After 27 years of taking cars to the Tour Auto in France, this year, for the first time they allowed a replica 250 SWB to compete. (The reality is that for years unwittingly they had allowed replicas of Cobras, GT 40s and other cars to run, so this outcome was probably inevitable) Presented with this opportunity, we prepared the SWB for Alexis to drive in the event. As part of the preparation, we arranged to attend a Silverstone test day in March, but already the Coronavirus had made travel logistics more challenging, so Alexis sadly could not attend. Nevertheless we tagged onto the Ferrari Owners Club official test day. Provisionally we were to be given 2 laps of track time on the lunchtime break, although I tried to persuade them that 2 laps were not a lot on the national circuit, which I think is smaller than the perimeter road of my garden! It was cold trackside in March, not only due the weather, but perhaps as the signs of social distancing were already being felt. Many were pondering what they thought the future might hold, although none predicted the total shut down just which was just around the corner.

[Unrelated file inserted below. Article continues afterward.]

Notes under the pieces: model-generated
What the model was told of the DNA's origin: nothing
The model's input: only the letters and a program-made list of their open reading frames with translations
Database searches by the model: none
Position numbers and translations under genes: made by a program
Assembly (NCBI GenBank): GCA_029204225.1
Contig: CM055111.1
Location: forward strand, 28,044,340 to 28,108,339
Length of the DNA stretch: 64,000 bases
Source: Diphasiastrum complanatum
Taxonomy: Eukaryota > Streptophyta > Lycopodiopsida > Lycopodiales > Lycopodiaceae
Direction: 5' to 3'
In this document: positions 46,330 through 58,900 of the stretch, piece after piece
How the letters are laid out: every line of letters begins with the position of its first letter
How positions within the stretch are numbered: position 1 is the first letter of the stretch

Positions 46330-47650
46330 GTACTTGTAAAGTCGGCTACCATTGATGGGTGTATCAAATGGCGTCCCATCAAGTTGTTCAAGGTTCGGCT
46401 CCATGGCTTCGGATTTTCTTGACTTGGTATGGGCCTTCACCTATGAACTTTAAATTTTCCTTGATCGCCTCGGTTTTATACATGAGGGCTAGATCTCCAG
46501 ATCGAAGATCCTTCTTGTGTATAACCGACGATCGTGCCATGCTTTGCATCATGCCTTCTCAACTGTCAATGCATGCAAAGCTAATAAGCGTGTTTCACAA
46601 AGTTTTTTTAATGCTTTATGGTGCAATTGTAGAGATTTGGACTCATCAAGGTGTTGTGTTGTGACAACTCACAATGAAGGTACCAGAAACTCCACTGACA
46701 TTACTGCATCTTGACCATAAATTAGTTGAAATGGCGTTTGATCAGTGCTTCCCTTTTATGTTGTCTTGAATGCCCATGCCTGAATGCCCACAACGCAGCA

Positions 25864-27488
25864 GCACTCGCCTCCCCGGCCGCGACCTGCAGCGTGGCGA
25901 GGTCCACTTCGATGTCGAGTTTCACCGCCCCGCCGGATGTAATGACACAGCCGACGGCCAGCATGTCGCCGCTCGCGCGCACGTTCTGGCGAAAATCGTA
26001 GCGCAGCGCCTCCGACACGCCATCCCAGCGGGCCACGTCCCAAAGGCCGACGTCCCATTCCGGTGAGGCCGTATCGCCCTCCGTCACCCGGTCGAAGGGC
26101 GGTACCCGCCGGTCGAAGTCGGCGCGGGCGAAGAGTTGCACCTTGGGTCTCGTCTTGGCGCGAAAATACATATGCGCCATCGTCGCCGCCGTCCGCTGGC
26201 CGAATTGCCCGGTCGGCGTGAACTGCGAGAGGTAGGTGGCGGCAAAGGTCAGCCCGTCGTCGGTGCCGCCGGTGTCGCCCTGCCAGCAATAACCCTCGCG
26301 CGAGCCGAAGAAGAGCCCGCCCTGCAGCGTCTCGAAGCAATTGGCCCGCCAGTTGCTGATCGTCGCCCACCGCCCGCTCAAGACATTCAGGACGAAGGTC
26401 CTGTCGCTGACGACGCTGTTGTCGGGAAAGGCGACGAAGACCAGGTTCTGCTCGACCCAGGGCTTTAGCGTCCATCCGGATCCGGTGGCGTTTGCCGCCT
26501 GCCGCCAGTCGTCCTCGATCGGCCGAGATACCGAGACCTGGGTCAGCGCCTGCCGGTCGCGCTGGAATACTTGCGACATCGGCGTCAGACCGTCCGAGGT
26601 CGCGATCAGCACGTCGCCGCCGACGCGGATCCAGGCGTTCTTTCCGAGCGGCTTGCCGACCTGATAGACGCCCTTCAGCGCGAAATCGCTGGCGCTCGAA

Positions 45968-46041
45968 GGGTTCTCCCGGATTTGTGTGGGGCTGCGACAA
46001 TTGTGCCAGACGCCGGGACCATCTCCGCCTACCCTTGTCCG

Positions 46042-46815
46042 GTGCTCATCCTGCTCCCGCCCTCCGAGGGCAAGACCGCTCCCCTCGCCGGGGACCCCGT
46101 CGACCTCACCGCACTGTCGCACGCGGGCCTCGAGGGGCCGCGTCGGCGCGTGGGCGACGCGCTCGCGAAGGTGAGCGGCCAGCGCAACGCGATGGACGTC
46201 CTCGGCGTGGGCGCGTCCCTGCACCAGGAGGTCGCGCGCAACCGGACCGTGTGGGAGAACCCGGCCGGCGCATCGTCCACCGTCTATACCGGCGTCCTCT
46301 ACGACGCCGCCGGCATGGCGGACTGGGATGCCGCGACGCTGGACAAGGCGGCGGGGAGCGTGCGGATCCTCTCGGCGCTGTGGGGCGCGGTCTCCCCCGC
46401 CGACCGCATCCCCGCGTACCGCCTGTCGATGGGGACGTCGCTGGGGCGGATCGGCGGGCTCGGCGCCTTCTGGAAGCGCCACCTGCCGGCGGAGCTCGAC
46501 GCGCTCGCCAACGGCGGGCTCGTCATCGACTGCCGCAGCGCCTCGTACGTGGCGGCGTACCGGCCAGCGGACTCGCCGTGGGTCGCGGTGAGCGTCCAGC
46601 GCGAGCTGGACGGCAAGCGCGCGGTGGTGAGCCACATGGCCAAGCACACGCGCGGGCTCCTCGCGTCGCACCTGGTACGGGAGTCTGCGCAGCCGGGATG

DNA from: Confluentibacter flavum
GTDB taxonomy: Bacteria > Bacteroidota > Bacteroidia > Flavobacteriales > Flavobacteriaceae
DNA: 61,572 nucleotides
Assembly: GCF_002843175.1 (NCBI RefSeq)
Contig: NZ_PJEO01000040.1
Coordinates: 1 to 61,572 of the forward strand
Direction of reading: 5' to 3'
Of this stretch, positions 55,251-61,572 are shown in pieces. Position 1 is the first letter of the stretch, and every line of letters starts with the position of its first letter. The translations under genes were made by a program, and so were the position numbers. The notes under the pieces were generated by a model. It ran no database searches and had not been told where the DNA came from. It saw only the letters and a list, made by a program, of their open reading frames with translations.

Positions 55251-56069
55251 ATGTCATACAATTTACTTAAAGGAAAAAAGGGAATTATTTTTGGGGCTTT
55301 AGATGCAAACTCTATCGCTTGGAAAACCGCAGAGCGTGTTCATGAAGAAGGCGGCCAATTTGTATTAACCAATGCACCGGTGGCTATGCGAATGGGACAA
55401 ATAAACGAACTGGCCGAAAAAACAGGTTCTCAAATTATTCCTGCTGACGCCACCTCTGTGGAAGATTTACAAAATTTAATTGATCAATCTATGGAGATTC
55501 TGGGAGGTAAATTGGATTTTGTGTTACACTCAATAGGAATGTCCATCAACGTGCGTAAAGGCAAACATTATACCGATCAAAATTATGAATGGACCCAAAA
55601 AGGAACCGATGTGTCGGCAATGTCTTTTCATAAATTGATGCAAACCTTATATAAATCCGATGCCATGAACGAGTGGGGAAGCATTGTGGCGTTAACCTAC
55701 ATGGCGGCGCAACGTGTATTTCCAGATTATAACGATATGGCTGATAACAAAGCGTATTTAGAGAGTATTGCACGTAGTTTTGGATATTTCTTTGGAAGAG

Back on track, the car was a dream to drive, with Lee and I ending up doing at least 15 laps. The Ferrari owners, marshals and other attendees came out on the pit wall to watch the SWB go round. Although there was a good selection of modern Ferrari in attendance, predictably enough the combination of that evocative shape and vocal sound resulted in the car being the centre of attention. Speaking of noise, one can assume the quality of sound meant there was probably a more lenient approach to the noise limits on the day whilst we were on track and when got back into the pits the marshals applauded – one guy explaining that they were not keen to bring us in after the agreed two laps as they were enjoying watching and hearing the car around the whole circuit too much!